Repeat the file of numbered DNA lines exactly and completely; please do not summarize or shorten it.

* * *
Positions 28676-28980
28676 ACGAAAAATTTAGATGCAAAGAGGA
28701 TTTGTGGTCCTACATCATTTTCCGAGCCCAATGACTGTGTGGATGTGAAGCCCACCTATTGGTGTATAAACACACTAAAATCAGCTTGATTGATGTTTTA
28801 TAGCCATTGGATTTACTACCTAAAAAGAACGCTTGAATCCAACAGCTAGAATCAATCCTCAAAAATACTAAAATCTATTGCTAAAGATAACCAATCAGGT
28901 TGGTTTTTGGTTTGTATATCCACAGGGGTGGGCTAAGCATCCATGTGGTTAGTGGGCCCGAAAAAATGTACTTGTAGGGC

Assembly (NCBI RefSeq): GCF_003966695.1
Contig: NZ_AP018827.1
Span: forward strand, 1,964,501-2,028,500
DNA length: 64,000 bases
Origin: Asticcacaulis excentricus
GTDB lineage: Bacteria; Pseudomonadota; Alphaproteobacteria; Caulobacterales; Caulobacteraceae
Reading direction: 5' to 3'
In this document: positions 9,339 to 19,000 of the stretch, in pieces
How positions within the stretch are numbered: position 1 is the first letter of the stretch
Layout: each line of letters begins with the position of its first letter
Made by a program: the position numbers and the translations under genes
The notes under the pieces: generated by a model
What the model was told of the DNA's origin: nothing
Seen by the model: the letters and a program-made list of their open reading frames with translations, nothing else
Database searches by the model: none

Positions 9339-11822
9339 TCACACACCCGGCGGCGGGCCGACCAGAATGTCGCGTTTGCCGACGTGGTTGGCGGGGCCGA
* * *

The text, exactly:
Positions 28676-28980
28676 ACGAAAAATTTAGATGCAAAGAGGA
28701 TTTGTGGTCCTACATCATTTTCCGAGCCCAATGACTGTGTGGATGTGAAGCCCACCTATTGGTGTATAAACACACTAAAATCAGCTTGATTGATGTTTTA
28801 TAGCCATTGGATTTACTACCTAAAAAGAACGCTTGAATCCAACAGCTAGAATCAATCCTCAAAAATACTAAAATCTATTGCTAAAGATAACCAATCAGGT
28901 TGGTTTTTGGTTTGTATATCCACAGGGGTGGGCTAAGCATCCATGTGGTTAGTGGGCCCGAAAAAATGTACTTGTAGGGC

Assembly (NCBI RefSeq): GCF_003966695.1
Contig: NZ_AP018827.1
Span: forward strand, 1,964,501-2,028,500
DNA length: 64,000 bases
Origin: Asticcacaulis excentricus
GTDB lineage: Bacteria; Pseudomonadota; Alphaproteobacteria; Caulobacterales; Caulobacteraceae
Reading direction: 5' to 3'
In this document: positions 9,339 to 19,000 of the stretch, in pieces
How positions within the stretch are numbered: position 1 is the first letter of the stretch
Layout: each line of letters begins with the position of its first letter
Made by a program: the position numbers and the translations under genes
The notes under the pieces: generated by a model
What the model was told of the DNA's origin: nothing
Seen by the model: the letters and a program-made list of their open reading frames with translations, nothing else
Database searches by the model: none

Positions 9339-11822
9339 TCACACACCCGGCGGCGGGCCGACCAGAATGTCGCGTTTGCCGACGTGGTTGGCGGGGCCGA